posted by Adam on .
I got part 1:
What is the pH of the solution created by combining 1.10 mL of the 0.10 M NaOH(aq) with 8.00 mL of the 0.10 M HCl(aq)? with 8.00 mL of the 0.10 M HC2H3O2(aq)?
pH w/HCl =1.12 w/HC2H3O2(aq)= 3.94
But how do you do part two?
What are the pH values if you take into account that the 8.00 mL of 0.10 M Acid was first diluted with 100 mL of water (like it will be in the experiment you perform in lab)?
How did you do part 1. You had moles NaOH and moles HCl (HCl in excess), yo subtracted moles HCl-moles NaOH to arrive at moles HCl in excess. I think that is 0.69 millimoles and that divided by the volume (8 mL + 1.1 mL = 9.1 mL) = 0.0758 M and pH = 1.12. So for part 2, you have the same of everything except the 0.69 millimoles is now in 100 + 1.1 = 101.1 mL. Convert that to pH.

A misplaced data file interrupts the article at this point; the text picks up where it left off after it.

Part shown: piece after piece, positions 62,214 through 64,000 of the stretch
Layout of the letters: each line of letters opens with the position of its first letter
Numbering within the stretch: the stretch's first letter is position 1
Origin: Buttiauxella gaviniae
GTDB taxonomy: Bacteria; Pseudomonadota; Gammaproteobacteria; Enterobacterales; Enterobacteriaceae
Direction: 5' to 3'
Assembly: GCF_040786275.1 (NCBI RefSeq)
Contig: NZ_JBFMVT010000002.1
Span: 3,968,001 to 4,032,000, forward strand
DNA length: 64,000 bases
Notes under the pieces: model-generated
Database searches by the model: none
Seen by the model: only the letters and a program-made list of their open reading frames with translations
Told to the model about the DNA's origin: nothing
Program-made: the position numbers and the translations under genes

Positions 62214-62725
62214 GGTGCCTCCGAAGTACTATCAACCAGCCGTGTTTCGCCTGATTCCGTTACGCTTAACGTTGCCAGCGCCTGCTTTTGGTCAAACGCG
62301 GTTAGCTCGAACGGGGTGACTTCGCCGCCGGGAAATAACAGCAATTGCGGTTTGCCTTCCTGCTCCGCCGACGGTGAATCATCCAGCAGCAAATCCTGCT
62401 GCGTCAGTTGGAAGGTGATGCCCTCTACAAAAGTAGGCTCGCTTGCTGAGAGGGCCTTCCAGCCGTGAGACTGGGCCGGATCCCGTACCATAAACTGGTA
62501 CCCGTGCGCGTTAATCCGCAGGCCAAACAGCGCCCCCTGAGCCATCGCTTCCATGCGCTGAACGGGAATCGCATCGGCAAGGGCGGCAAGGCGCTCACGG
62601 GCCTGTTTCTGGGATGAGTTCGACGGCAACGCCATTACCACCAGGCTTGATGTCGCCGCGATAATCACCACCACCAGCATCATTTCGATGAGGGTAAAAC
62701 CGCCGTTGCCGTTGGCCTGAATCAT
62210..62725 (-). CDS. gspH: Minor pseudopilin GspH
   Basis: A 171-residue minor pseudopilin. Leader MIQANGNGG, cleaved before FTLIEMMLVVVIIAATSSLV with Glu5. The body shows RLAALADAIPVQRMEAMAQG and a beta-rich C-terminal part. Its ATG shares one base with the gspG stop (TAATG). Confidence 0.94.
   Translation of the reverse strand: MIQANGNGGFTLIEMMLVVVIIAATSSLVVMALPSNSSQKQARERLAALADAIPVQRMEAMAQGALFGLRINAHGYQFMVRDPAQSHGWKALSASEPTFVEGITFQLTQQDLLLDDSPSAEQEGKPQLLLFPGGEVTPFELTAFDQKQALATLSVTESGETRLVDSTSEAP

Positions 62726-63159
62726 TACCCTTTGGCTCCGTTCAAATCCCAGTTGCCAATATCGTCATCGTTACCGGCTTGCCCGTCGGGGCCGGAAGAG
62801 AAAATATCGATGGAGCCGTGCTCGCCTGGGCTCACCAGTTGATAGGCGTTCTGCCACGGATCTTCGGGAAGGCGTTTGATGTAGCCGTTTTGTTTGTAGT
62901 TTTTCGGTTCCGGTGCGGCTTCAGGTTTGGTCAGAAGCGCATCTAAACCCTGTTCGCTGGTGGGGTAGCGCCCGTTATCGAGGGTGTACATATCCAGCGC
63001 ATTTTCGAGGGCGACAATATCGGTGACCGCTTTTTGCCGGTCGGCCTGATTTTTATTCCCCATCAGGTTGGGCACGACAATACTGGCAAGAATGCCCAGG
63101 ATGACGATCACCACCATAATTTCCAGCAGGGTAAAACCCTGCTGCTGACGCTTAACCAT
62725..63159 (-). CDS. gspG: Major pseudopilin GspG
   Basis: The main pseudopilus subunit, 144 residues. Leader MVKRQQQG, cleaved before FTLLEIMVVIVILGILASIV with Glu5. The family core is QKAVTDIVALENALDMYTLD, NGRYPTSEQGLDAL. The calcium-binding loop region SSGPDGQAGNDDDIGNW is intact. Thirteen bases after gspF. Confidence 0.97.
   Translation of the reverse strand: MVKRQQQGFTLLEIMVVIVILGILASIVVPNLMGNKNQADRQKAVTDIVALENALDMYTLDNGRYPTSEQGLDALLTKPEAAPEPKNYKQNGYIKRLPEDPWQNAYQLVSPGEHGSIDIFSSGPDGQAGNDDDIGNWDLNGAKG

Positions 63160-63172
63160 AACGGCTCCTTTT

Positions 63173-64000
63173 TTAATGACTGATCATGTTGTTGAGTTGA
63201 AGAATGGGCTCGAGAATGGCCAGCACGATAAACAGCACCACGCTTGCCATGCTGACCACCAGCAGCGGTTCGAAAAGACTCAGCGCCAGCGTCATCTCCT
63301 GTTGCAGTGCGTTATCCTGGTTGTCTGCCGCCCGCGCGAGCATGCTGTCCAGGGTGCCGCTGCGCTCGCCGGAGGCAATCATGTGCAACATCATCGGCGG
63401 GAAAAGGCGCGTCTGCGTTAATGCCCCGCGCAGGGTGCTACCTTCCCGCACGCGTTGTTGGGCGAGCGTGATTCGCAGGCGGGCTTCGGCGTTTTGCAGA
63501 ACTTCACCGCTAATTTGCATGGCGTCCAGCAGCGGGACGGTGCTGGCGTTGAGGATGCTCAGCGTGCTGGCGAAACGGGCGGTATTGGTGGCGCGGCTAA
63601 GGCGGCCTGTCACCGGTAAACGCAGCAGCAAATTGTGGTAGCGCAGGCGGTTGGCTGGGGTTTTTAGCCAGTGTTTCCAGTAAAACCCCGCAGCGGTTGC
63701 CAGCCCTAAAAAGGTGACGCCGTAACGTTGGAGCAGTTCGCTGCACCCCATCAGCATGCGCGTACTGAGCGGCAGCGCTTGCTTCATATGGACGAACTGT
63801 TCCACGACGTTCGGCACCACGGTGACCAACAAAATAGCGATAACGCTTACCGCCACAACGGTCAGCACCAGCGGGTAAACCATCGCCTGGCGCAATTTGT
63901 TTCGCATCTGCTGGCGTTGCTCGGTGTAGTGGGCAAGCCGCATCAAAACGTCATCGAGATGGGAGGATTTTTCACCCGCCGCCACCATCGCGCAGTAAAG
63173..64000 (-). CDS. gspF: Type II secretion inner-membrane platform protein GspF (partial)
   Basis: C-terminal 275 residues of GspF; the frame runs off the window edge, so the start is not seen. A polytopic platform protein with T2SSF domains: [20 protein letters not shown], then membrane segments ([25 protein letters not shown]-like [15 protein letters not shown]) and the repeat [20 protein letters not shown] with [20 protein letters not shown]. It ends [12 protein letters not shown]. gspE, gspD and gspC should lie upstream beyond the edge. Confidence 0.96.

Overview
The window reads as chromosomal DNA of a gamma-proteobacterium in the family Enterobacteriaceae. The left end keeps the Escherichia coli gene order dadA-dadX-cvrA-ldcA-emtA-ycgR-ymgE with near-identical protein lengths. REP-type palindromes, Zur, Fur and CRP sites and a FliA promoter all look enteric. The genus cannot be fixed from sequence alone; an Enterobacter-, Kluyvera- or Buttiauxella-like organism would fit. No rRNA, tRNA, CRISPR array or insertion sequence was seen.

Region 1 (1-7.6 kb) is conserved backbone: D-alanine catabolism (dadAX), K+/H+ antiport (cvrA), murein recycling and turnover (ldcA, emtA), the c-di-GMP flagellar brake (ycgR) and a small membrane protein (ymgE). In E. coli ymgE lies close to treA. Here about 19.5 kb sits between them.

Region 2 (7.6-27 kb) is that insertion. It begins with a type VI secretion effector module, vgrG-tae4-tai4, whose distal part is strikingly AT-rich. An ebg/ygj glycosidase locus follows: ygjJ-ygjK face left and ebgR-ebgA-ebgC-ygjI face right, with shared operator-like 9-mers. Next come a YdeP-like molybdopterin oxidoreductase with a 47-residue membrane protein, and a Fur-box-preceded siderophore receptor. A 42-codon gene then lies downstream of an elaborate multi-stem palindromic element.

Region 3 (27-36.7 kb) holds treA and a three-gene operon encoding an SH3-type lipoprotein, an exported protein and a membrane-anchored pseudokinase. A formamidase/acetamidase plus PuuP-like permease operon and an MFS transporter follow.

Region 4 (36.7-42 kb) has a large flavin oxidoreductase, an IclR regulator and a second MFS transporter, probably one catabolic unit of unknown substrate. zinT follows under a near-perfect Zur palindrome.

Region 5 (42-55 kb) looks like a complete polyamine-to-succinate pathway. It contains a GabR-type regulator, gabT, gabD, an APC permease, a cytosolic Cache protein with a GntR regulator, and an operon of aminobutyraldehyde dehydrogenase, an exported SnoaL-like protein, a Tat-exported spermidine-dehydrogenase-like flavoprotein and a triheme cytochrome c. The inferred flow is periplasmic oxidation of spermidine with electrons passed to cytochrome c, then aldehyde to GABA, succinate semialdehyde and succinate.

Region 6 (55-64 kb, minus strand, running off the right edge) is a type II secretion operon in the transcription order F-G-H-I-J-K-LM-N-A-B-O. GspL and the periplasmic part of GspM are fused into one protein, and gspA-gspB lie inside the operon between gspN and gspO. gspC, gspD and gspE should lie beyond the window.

The 3.94 you obtained for the initial part was obtained by using the Henderson-Hasselbalch equation. That is
pH = pKa + log (base)/(acid)
Notice, however, in this one that the pH is determined by a ratio (not like HCl/NaOH). When you dilute the base by what ever factor (8 mL up to 100) that it dilutes BOTH the base AND the acid the same amount and since mole/L is concn, the volume cancels and its just moles/moles and the volume doesn't matter. The end result is that dilution has no effect on the buffer solution.